Posted by: rcottrill | July 17, 2013

It Took a Miracle

Words: John Willard Peterson (b. Nov. 1, 1921; d. Sept. 20, 2006)
Music: John Willard Peterson

Wordwise Hymns
The Cyber Hymnal (John Peterson)

Note: Kansas born John Peterson was the youngest of seven children. He was only four when his father died. He began singing when just a boy, and trusted Christ as his Saviour at the age of twelve. This brought together the two great passions of his life: he loved the Lord and wanted to serve Him; and he loved to make music. John and two of his brothers formed a gospel group in 1940, and were busy in evangelistic meetings. During the war, Peterson served as a pilot, and it was on one of his flights that the idea for It Took a Miracle was born (his first song to become popular).

As an Air Corps pilot, Peterson flew supplies, especially 100 octane gas, over the Burma “Hump” and into China, to help in the war against Japan. These flights were often made at night, giving the pilot a glorious view of the starry heavens, the handiwork of God. On the return flight, the next day, he would fly low through the mountain passes and see many remote villages below. And Peterson thought of how the God who set the stars in the sky so loved each of the people living below that He gave His Son to save them.

While this gospel song does say some good and true things, it’s use of the word “miracle” is problematic. Like the word “love” the term has been abused and misused to the point where the true meaning has become obscure. For example, in the kitchen we have Miracle Whip salad dressing, and in sports we have “the Miracle on Ice” (the Olympic gold medal won by the American men’s hockey team in 1980).

With regard to Peterson’s song, we need to take a look at the biblical use of the word miracle (and other terms applied to the same events). Our English term comes from the Latin word mirari, meaning a wonder.

¤ Miracles. The actual word “miracle” is used sixteen times in the Bible (NKJV)–only twice in the Old Testament. In the New Testament, it translates two descriptive Greek words, and encompasses a third.
¤ Powers. Sometimes miracles are spoken of as “powers.” The Greek word is dunamis, from which we get our word dynamite. Miracles are demonstrations of supernatural power.
¤ Signs. Other times, the word miracles translates the Greek word semeion, meaning signs–as it is sometimes translated. The miracles are signposts, pointing to something beyond themselves.
¤ Wonders. This renders the Greek word teras. This suggests that a miracle is something unusual and thought-provoking.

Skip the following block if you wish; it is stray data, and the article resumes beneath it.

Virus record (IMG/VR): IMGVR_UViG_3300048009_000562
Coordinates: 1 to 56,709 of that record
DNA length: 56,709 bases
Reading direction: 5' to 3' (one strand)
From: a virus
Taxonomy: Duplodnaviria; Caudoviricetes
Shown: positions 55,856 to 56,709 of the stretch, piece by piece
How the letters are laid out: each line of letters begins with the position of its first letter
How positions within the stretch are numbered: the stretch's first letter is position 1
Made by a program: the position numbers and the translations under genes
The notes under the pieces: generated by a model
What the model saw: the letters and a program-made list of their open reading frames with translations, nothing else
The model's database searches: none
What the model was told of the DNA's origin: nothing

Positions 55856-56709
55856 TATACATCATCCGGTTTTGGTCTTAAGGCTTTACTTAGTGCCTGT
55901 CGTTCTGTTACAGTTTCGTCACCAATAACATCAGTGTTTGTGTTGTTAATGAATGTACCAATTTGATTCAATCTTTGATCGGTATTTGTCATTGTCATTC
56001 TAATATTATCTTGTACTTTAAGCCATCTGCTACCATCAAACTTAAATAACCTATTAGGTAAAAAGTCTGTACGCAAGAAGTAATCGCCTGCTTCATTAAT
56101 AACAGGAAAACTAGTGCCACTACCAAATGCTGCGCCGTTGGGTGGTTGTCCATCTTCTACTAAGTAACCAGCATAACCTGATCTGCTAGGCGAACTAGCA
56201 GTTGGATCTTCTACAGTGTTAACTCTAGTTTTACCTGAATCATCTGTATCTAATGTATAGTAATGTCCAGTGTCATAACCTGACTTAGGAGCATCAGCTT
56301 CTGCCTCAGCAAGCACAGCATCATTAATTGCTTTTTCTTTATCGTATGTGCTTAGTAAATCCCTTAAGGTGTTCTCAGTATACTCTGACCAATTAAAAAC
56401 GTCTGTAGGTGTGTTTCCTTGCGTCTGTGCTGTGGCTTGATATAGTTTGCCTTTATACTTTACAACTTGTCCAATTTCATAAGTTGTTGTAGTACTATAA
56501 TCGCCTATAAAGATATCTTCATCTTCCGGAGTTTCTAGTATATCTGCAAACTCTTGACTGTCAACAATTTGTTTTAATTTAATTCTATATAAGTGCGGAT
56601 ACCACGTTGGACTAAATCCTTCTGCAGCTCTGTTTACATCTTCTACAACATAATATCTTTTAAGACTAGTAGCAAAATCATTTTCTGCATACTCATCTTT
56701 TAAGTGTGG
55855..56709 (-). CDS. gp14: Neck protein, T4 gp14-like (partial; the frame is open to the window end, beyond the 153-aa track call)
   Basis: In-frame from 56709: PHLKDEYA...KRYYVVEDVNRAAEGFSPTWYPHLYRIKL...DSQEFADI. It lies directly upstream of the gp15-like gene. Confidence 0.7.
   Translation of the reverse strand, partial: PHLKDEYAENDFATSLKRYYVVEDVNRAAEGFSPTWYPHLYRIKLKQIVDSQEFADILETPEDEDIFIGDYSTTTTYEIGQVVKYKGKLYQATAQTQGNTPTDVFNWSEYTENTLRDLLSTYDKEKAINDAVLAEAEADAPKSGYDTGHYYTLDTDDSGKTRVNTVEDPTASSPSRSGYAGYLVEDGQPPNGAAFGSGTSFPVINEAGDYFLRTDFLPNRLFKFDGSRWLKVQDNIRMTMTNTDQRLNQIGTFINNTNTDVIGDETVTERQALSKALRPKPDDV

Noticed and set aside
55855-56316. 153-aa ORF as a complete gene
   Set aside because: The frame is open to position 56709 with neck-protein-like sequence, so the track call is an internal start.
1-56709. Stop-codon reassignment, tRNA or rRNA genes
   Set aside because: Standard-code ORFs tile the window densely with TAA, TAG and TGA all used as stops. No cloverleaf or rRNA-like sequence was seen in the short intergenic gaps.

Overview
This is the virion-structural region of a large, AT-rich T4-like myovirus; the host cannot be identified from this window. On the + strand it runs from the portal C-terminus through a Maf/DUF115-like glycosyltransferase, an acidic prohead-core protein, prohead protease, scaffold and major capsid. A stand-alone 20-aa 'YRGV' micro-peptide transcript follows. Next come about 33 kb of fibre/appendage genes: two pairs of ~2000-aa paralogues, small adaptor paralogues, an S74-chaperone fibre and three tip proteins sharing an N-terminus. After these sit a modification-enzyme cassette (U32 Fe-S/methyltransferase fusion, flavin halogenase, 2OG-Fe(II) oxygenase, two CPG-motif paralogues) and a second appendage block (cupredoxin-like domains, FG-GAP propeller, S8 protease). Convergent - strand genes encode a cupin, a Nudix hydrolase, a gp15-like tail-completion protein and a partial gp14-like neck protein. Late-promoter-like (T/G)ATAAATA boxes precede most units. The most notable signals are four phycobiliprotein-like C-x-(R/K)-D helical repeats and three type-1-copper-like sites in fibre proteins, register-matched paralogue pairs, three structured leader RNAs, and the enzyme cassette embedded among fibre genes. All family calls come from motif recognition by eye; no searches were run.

All three of the latter terms are brought together in one verse. “Jesus of Nazareth [was] a Man attested by God to you by miracles [dunamis], wonders [teras], and signs [semeion] which God did through Him in your midst” (Acts 2:22).

A DEFINITION: Miracles therefore are supernatural manifestations of divine power, observable in the external world, causing wonder and amazement in those who witness them. Sometimes, though not always, they can involve acts of mercy toward an individual or group. But mainly each functions as a sign, pointing to something else.

As Acts 2:22 indicates, they were the Father’s confirmation of the identity of Christ, and a means of authenticating His message (cf. Jn. 3:2). John tells us he recorded miracles of Christ, which he called “signs” (semeion), given “that you may believe that Jesus is the Christ, the Son of God, and that believing you may have life in His name” (Jn. 20:30-31). They served as authenticating signs for the apostles in a similar way, as they presented the Lord’s message:

“God also bearing witness both with signs [semeion] and wonders [teras], with various miracles [dunamis], and gifts of the Holy Spirit, according to His own will” (Heb. 2:4; cf. II Cor. 12:12; cf. Acts 14:3).

Some suggest that God counteracts the laws of nature when a miracle is performed. However, that is misleading. Nature is not independent of God. What is sometimes called natural law is only a way of describing the Creator’s ongoing work in the natural world, sustaining and maintaining it. “He is before all things, and in Him all things consist [are held together]” (Col. 1:17). He is “upholding [sustaining] all things by the word of His power [dunamis]” (Heb. 1:3)

By definition, miracles need to be both observable and unusual (thus causing wonder and astonishment). Creation is not miraculous in this sense. We weren’t there at the time to observe it happening. And if all of creation is miraculous, then the word virtually loses any meaning. Nor is the new birth a miracle, since we cannot observe it taking place (Jn. 3:8). We see the results and effects after the fact, when God creates, but that is something different.

Perhaps this will be seen simply as a minor quibble by some, but I believe we need to be precise and accurate in our use of biblical terms. Otherwise, “the trumpet makes an uncertain [unclear, indistinct] sound” (I Cor. 14:8), and we fail to “teach” God’s truth with our “psalms and hymns and spiritual songs” (Col. 3:16).

Yes, the natural world is full of God’s wonders, and the new birth is a thrilling and supernatural work of God. I’m merely suggesting that neither fits into the category of the miraculous, as the Bible uses the word.

1) My Father is omnipotent,
And that you can’t deny;
A God of might and miracles–
‘Tis written in the sky.

It took a miracle to put the stars in place,
It took a miracle to hang the world in space;
But when He saved my soul,
Cleansed and made me whole,
It took a miracle of love and grace.

1) Is this a song you would use in your church? (Why? Or why not?)

2) Are there other hymns that speak of the new birth in a more accurate way?

Wordwise Hymns
The Cyber Hymnal (John Peterson)


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